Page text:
4

Lektion 4

Oscar Berg er en af de meget aktive twittere og bloggere omkring Enterprise 2.0. Oscar Bergs senest blogindlæg Time to socialize your business processes? er nærmest som skrevet til vores undervisningsforløb og noget af det vi skal beskæftige os med mandag den 15. november. Læs det her http://goo.gl/rI0em

Og her en længere række af slides der bla. har en smule Sharepoint inkluderet http://goo.gl/864OL

Flere relevante blogindlæg fra de seneste dage:

http://www.thoughtfarmer.com/blog/2010/11/14/enterprise-2-0-santa-clara-clarity-on-collaboration-please/

http://lehawes.wordpress.com/2010/11/11/enterprise-2-0-or-social-business-who-cares/

http://www.thoughtfarmer.com/blog/2010/11/08/social-intranet-summit-vancouver-an-unqualified-success/

Og lidt flere der også kan bruges

http://humancapitalleague.com/Home/10418

http://blog.holtz.com/index.php/weblog/comments/how_are_you_promoting_customer_literacy_among_your_employees/

Linkedin rsvp http://goo.gl/X41Bl

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Charlene Li: Open Leadership

The 10 Elements of Openness

Information Sharing    
Explaining: Creating buy-in Information originates from within the organization. The purpose of this type of information sharing is to inform people about a decision, direction, or strategy with the goal of getting recipients – employees, associates, distributors, and others – to buy into the idea, so that everyone is working toward the same goal. (p. 22-23)

 

The demand to be more open about how an organization makes decisions and operates is coming from people both inside and outside the organization. (p. 23)

Updating: Capturing knowledge and actions Information originates from within the organization. New publishing tools like blogs, collaboration platforms, and even Twitter provide updates taht are easily available whenever someone needs them. These updates have the added benefit of being archived, searchable, and discoverable, meaning the capture the knowledge, expertise, and actions that happen in the ordinary course of business. (p. 26)

 

Blogging provides updates.

Internal updates speed up product development.

Conversing: Improving operations Information comes from the outside the organization back into it. Senior executives like to say that they want to be closer to customers and employees. // By conversing openly, an organization engages in these conversations with the intent of improving operations and efficiency.

 

Putting community to work. Costumer service is historically a cost center for most organizations.  But many companies…
Collaboration platforms provide structure for conversations

Open Mic: Encouraging participation Information comes from the outside the organization back into it. Micah Laaker, a director at Yahoo!, has adopted the phrase “open mic” because it so aptly captures the essence of the next type of shared information, where anyone and everyone is welcome to come forward and participate with no preconditions. The epitome of this is YouTube, where you can find jumbled together …(p. 31)

 

What’s hard about open mic sharing is filtering through all of the submissions to find the best and most relevant content. //.. so there should also be ways to highlight and follow particularly good talent.(p 32)

Crowdsourcing: Solving a specific problem together Information comes from the outside the organization back into it. The goal with crowdsourcing is to grow the sources of new ideas and gather fresh thinking to create or improve a new product or service. This was always possible // But the difference now is that this is happening on an unprecendented scale…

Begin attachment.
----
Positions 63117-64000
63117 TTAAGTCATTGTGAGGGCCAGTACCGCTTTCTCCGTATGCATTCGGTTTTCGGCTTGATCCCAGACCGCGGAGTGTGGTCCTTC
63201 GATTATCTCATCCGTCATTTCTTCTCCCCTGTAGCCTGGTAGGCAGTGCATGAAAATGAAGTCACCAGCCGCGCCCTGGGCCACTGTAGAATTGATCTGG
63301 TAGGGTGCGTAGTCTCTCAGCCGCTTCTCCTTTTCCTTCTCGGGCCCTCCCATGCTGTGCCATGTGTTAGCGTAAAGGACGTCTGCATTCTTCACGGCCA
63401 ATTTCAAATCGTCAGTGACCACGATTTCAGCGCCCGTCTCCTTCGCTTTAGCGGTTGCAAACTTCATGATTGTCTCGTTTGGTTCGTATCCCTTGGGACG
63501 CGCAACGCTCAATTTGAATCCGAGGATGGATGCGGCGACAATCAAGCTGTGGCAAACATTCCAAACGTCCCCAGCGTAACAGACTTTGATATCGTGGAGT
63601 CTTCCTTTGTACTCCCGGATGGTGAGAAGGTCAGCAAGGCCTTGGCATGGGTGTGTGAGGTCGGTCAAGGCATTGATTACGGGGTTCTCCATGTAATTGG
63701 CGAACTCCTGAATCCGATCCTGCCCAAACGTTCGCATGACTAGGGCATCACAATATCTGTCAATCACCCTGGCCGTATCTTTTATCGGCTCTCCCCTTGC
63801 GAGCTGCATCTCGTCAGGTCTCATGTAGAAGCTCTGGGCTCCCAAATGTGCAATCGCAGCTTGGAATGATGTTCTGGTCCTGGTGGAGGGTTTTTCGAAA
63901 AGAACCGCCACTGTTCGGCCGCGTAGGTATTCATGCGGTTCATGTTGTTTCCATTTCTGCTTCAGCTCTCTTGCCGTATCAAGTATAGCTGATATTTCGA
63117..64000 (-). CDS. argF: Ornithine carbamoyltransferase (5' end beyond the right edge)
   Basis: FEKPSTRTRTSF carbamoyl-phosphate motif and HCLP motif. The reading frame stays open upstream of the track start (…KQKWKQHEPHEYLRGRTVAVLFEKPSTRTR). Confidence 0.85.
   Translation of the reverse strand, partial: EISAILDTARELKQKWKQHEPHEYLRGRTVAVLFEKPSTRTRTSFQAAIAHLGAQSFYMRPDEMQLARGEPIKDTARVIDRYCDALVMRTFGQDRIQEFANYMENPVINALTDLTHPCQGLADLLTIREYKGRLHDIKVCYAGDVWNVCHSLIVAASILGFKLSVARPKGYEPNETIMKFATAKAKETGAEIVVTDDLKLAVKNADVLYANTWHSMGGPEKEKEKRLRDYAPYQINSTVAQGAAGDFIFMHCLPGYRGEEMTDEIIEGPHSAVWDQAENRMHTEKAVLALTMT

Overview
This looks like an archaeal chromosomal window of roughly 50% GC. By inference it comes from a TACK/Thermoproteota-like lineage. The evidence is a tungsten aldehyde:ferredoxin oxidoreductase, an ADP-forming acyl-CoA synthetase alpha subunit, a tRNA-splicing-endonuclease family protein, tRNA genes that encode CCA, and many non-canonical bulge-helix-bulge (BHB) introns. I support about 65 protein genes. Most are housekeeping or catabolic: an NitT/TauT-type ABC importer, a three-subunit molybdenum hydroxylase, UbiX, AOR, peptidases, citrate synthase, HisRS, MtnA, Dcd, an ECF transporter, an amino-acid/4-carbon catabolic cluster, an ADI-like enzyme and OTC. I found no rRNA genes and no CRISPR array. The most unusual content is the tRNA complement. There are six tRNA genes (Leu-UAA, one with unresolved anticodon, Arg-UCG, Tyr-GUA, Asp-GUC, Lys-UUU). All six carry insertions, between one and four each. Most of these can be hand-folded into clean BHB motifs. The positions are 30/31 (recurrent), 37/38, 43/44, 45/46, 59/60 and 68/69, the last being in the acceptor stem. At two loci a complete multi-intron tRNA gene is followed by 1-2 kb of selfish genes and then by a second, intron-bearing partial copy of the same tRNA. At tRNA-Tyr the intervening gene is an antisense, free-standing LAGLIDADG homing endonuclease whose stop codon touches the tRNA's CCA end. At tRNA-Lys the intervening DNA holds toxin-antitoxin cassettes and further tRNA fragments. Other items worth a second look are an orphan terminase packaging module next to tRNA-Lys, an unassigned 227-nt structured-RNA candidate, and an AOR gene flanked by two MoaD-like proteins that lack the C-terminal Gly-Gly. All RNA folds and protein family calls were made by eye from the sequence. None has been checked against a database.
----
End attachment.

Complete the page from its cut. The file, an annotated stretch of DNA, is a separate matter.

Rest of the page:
Platforms: Setting standards and sharing data How technological openness can create platforms where different groups and people can work with each other using common standards. The goal behind open platforms is to create standards, protocols, and rules that govern how organizations and people can interact with each other.

 

Open architecture. This type of openness comes as a set of standards that lay out how organizations can work with each other and, in many cases, build on top of the platform – without having to craft detailed agreements with each and every partner. (p. 34) [ Firefox, Facebook, Apple.]

Open data access. Inside of every company lies a rich ware house of data that could be of interest and benefit to customers and partners. Some companies have what are called “application programming interfaces” (APIs) that define how data requests of can be made of that warehouse. Software can make requests of another software program or database. For example, Google Maps has an API that allows its maps to be integrated into other sites// (p. 35)

 

Decision making … no one type of decision making is best. Rather, understand that they differ in terms of the degree of control, extent of information shared, and choice of people involved as appropriate for each situation. 

 

Centralized A small number of people – typically the CEO and perhaps a small team around that person – have the knowledge and judgment to make centralized decisions. // The advantage…. // The key challenge…
Democratic In democratic decision making, a limited set of choices is put forward to a group and voting is used to make the decision. // The advantage… //The key challenge….
Consensus In this decision making mode, every person involved adn affected has to agree about whatever is being decided, resulting in tremendous buy-in. // The advantage … /The key challenge…
Distributed This model of decision making is a hybrid of all of the preceding ones, in that it pushes decisions away from the center to where the information and knowledge to make decisions actually reside, typically closer to the customer. // The advantage…. // The key challenge …
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Desanctis et al: Information Technology and the Future Enterprise
Chapter 1

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